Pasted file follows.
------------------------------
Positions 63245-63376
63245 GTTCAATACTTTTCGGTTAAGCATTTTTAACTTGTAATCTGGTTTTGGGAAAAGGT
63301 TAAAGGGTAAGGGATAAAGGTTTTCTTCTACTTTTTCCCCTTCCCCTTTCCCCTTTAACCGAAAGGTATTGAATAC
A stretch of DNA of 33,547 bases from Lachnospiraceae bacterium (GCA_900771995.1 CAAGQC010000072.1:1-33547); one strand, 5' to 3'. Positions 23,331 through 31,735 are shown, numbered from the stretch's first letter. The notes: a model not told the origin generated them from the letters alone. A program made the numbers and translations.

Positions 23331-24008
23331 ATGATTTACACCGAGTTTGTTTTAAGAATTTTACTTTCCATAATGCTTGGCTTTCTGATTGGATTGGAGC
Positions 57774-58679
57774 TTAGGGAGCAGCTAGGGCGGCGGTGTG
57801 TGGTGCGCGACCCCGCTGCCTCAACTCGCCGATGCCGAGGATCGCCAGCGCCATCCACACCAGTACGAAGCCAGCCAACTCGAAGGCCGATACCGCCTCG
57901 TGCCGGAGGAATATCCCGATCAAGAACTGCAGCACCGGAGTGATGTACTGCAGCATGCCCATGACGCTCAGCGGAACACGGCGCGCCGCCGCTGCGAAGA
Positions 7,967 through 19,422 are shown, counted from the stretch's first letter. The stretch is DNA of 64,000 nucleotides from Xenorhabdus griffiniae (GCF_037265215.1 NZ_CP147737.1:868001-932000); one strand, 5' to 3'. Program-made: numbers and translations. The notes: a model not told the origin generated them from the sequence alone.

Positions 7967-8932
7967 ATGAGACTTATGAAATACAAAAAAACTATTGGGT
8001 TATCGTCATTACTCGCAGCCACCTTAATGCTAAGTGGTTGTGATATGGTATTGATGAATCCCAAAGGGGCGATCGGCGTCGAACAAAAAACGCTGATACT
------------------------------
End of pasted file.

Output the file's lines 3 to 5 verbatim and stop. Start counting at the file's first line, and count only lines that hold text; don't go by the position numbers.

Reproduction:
63301 TAAAGGGTAAGGGATAAAGGTTTTCTTCTACTTTTTCCCCTTCCCCTTTCCCCTTTAACCGAAAGGTATTGAATAC
A stretch of DNA of 33,547 bases from Lachnospiraceae bacterium (GCA_900771995.1 CAAGQC010000072.1:1-33547); one strand, 5' to 3'. Positions 23,331 through 31,735 are shown, numbered from the stretch's first letter. The notes: a model not told the origin generated them from the letters alone. A program made the numbers and translations.

Positions 23331-24008